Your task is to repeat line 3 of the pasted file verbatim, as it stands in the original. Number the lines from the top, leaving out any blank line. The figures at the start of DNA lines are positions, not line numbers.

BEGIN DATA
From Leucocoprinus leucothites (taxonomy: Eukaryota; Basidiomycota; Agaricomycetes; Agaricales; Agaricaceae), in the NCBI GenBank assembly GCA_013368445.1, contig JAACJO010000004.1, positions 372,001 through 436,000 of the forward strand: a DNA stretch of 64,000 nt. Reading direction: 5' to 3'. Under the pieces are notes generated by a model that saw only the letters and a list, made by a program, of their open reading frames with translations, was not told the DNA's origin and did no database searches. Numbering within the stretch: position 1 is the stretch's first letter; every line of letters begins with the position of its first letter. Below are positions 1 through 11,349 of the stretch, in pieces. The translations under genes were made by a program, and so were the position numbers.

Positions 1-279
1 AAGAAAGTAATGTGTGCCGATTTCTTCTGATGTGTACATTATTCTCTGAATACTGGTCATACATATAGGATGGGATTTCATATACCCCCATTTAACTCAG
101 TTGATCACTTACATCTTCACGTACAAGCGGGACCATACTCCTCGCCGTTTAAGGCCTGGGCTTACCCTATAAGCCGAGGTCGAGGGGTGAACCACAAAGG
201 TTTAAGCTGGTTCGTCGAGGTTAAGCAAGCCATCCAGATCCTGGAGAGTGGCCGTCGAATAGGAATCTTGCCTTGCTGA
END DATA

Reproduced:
1 AAGAAAGTAATGTGTGCCGATTTCTTCTGATGTGTACATTATTCTCTGAATACTGGTCATACATATAGGATGGGATTTCATATACCCCCATTTAACTCAG